LeBron James and Carmelo Anthony hold the keys to free agency. The teams with hopes of acquiring either or both superstars will remain mostly stagnant until each player makes his decision, leaving a quality list of secondary free agent targets in limbo. The best of that group? Chris Bosh, and a report by ESPN says that the Houston Rockets are very interested in signing the nine-time All-Star if Anthony ultimately spurns them.
The news is courtesy of Marc Stein, and is especially interesting given the note that Bosh would have been atop Houston’s wish list at free agency’s opening if Daryl Morey and company believed they had a chance to sign him.
The Houston Rockets, if they fail to land free agent Carmelo Anthony, plan to shift their attention to trying to swipe Chris Bosh from the Miami Heat, according to sources close to the process.
Sources told ESPN.com on Thursday night that the Rockets — while still holding out hope that Anthony will choose them after hosting him Wednesday in Houston — have already let Bosh know how interested they are in bringing the Dallas native back to Texas…
But sources say the Rockets are determined to test Bosh’s resolve in the event Anthony elects to return to the New York Knicks or chooses one of his other three primary suitors this week: the Chicago Bulls, the Dallas Mavericks or the Los Angeles Lakers.
Houston needs a big forward with 3-point range such as Bosh in its search for the ideal frontcourt sidekick to All-Star center Dwight Howard. Sources say Bosh and Mavs star Dirk Nowitzki likely would have been at the top of the Rockets’ list of free-agent targets had Houston believed it had a shot at either player.
It’s hard to imagine a more perfect fit for the Rockets than Bosh. Despite flashes of promise from Terrence Jones last season, Houston never found a surefire, long-term sidekick for Howard in 2013-2014. The twin-tower experiment of a Howard-Omer Asik frontcourt mostly failed and Donatas Motiejunas regressed last season after a solid rookie year. Kevin McHale’s desire to space the floor with a legitimate long-range threat at nominal power forward was so strong that he pigeonholed natural wings Chandler Parsons and Francisco Garcia in that position at times, and even revived the career of Omri Casspi.
Anthony played power forward to great success at times with the New York Knicks the past few seasons. He’s not the full-time perimeter attacker he was early in his career, and actually operates best these days from the pinch-post. Obviously he’s developed into a very, very good three-point shooter, too. But without offering any rim-protection or much comfort in pick-and-roll situations, he’s basically a non-defender at the 4 and certainly couldn’t play center when Howard hits the bench despite his rebounding prowess.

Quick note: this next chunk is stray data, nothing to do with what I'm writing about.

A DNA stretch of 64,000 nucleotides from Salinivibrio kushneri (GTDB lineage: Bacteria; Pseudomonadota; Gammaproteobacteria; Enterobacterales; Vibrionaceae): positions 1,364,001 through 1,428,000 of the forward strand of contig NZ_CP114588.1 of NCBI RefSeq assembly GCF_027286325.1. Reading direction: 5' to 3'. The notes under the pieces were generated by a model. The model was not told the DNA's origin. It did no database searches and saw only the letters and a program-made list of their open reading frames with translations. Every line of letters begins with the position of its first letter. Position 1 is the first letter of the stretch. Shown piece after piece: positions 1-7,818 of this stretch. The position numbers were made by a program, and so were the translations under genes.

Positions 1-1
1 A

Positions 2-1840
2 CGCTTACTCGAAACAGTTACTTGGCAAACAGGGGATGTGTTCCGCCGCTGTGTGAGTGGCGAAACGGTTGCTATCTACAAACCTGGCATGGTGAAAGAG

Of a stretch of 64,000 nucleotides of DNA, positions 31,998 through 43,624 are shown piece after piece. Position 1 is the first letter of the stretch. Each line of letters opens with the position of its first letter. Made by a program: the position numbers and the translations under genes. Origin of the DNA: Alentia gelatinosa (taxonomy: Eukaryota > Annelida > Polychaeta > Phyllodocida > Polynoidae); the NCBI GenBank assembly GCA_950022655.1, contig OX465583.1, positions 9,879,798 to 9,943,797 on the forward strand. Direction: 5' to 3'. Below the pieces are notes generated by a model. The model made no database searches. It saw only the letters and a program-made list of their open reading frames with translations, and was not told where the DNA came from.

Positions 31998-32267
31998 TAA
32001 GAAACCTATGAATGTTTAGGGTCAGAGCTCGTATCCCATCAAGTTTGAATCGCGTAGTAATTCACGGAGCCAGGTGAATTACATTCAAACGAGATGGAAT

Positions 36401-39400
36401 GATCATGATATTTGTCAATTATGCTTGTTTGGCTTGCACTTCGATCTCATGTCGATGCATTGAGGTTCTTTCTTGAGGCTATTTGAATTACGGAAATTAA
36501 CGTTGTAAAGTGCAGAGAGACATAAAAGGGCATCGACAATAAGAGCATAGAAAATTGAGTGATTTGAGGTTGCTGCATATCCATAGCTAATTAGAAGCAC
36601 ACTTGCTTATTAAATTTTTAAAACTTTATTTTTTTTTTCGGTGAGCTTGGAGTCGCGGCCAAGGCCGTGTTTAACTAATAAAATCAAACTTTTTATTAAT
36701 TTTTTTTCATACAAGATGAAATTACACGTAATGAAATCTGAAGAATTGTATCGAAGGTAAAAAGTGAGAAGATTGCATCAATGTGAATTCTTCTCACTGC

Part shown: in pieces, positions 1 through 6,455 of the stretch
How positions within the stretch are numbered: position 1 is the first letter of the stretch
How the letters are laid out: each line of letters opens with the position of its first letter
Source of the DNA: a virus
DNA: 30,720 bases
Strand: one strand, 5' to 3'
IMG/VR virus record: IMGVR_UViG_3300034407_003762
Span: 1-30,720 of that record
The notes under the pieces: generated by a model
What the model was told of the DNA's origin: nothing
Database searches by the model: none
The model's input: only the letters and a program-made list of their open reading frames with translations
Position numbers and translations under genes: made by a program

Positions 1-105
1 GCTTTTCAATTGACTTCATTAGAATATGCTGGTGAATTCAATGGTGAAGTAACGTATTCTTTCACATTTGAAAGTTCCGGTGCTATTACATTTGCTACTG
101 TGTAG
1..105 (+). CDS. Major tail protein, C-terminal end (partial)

Bosh, however, could do it all for Houston. He became a viable threat from beyond the arc in 2013-2014 and is ever-comfortable working as a reduced offensive option playing with other stars, an Anthony adjustment would be forced to make for the Rockets but could be ill-equipped to do so. And defensively, it’s absolutely no contest. Bosh is arguably the best pick-and-roll defender in basketball and embraced the duties of a center as best he could throughout the past two seasons in Miami. He’s not only an ideal option for the Rockets because of presumptive synergy with Howard, but because he could play as a lone big man when Howard is sitting. That kind of lineup flexibility is rare, and something that helped make the Heat dominant in the Big Three era.
It bears mentioning that it would be a bit easier for Houston to sign Bosh than it would Anthony from a financial perspective. Bosh is supposedly seeking a salary in the $15 million range from the Heat; the Rockets would have approximately that much room under the cap if they can part with Jeremy Lin, though that’s before assuming an extension for Parsons. It’s unknown if Bosh would be willing to take less than a maximum contract from any team save Miami, but it seems more possible than Anthony doing the same because of the likelihood New York will offer him a five-year, $129 million deal.
All of this is to say that Houston might be better off if Anthony decides to sign elsewhere and they land Bosh as a result. Given Stein’s report that Bosh would have been at the top of the team’s free agent board if it thought he was actually available, it seems Houston certainly thinks so, too.
Who’s a better fit for Houston – Anthony or Bosh?
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